Richard Neville (the younger)

Richard Neville (12 October 1655 – 1 July 1717) of Billingbear, Berkshire, was an English Whig politician, who sat in the English and British House of Commons from 1695 to 1710.

Early lifeEdit

 
Billingbear House, Berkshire, in 1669

Neville was second but eldest surviving son of Richard Neville (1615–1676) of Billingbear House in Berkshire, and his wife Anne Heydon, daughter of Sir John Heydon of Baconthorpe, Norfolk. His father had been a gentleman of the privy chamber and colonel of the forces to Charles I. Neville was admitted at the Middle Temple in 1673 and inherited Billingbear on his father's death in 1678. He married Catharine Grey, daughter of Ralph Grey, 2nd Baron Grey of Werke.[1]

CareerEdit

Neville was a country Whig and stood for Parliament at Berkshire at the 1690 English general election, but was narrowly defeated. At the 1695 English general election, he was returned unopposed as Member of Parliament for Berkshire. He signed the Association and voted for fixing the price of guineas at 22 shillings in March. He voted for the attainder of Sir John Fenwick on 25 November 1696. At the 1698 English general election he was returned unopposed again and voted against the third reading of the disbanding bill on 18 January 1699. He was a follower of his brother-in-law, Lord Tankerville, who was a Treasury lord. At the two general elections of 1701, he was also returned unopposed. He was returned in a contest at the 1702 English general election. At the 1705 English general election, he was returned again in a contest. In that year he was joined in the House of Commons by his son Grey Neville. He voted for the Court candidate as Speaker on 25 October 1705, and supported the Court on the 'place clause' of the regency bill on 18 February 1706. He was returned unopposed as a Whig at the 1708 British general election. He spoke in favour of the bill for the naturalization of the Palatines in 1709 and voted for the impeachment of Dr Sacheverell in 1710. He lost his seat at Berkshire at the 1710 British general election.[1]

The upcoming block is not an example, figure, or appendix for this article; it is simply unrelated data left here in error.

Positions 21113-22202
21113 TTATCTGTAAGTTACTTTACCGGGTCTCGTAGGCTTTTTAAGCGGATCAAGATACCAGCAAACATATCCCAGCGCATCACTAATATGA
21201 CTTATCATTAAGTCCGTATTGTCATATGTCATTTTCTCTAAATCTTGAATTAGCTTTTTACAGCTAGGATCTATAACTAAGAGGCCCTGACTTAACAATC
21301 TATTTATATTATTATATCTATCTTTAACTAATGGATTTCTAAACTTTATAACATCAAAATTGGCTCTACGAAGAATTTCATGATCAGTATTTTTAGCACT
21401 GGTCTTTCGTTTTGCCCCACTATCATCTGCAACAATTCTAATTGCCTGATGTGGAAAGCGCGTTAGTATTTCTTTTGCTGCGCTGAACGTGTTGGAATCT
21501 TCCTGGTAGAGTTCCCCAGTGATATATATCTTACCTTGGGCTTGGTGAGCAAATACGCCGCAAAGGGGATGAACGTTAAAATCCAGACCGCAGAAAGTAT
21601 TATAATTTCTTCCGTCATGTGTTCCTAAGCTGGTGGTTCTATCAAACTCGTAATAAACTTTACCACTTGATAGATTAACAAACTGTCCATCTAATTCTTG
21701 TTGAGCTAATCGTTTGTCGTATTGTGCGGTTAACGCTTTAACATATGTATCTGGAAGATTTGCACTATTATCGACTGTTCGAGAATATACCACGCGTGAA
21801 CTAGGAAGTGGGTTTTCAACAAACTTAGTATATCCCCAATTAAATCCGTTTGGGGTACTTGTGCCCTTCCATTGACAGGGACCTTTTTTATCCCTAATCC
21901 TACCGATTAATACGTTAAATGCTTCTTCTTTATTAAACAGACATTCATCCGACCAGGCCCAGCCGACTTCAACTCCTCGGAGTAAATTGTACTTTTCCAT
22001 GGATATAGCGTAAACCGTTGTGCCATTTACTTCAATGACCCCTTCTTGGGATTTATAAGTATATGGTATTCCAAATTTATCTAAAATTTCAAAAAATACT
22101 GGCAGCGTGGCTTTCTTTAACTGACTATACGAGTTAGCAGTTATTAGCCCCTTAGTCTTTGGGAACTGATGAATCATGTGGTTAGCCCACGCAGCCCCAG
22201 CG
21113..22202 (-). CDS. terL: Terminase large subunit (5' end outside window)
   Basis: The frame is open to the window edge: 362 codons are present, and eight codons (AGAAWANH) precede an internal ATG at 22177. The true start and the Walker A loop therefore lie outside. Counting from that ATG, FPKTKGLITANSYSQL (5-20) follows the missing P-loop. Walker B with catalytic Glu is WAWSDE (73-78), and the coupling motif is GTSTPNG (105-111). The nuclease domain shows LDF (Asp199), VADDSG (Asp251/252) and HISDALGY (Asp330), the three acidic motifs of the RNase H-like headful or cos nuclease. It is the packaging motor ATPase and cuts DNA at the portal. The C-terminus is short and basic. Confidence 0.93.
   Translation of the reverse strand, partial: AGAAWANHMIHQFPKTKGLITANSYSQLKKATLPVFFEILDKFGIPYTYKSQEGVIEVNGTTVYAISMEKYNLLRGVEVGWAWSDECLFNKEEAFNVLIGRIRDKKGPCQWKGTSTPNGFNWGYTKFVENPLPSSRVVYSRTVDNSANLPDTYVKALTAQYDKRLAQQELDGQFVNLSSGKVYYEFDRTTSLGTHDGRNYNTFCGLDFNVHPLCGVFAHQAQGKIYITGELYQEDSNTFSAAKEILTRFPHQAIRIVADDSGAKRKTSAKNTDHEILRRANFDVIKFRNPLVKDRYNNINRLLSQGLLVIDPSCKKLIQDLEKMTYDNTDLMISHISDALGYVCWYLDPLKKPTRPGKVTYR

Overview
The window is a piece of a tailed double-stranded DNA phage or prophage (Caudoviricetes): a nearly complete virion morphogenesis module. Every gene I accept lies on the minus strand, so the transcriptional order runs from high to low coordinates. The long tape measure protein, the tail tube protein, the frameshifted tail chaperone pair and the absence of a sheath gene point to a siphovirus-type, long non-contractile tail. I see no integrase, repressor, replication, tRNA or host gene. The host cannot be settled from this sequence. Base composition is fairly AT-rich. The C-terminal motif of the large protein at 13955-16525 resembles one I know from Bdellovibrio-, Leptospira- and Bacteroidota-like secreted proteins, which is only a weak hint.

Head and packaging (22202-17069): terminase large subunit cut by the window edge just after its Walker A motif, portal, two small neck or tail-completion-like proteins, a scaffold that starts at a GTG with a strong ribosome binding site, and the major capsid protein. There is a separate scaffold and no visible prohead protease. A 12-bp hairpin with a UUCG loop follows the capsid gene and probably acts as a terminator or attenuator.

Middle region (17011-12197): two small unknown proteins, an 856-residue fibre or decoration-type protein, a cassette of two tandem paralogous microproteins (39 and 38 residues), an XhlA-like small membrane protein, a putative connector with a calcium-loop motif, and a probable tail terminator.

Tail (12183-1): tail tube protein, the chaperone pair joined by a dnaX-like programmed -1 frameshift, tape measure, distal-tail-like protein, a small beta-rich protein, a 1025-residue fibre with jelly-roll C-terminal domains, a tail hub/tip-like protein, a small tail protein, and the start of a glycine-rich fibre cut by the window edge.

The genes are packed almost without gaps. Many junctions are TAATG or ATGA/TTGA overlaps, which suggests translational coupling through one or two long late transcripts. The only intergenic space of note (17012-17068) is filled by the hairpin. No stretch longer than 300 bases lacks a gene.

Death and legacyEdit

Neville died on 1 July 1717 and left three children: Grey Neville, Henry Neville, also MP and Catherine, the paternal grandmother of Richard Aldworth Neville, 2nd Baron Braybrooke[1]

ReferencesEdit

  1. ^ a b c "NEVILLE, Richard (1655-1717), of Billingbear, Berks". History of Parliament Online. Retrieved 9 June 2019.
Parliament of England
Preceded by
Sir Humphrey Forster, 2nd Bt.
Sir Henry Winchcombe, 2nd Bt.
Member of Parliament for Berkshire
–1707
With: Sir Humphrey Forster, 2nd Bt. 1695-1701
Sir John Stonhouse, 3rd Bt. 1701-1707
Succeeded by
Parliament of Great Britain
Parliament of Great Britain
Preceded by
Parliament of England
Member of Parliament for Berkshire
1707–1710
With: Sir John Stonhouse, 3rd Bt.
Succeeded by
Sir John Stonhouse, 3rd Bt.
Henry St John
Attribution

  This article incorporates text from a publication now in the public domain"Neville, Grey". Dictionary of National Biography. London: Smith, Elder & Co. 1885–1900.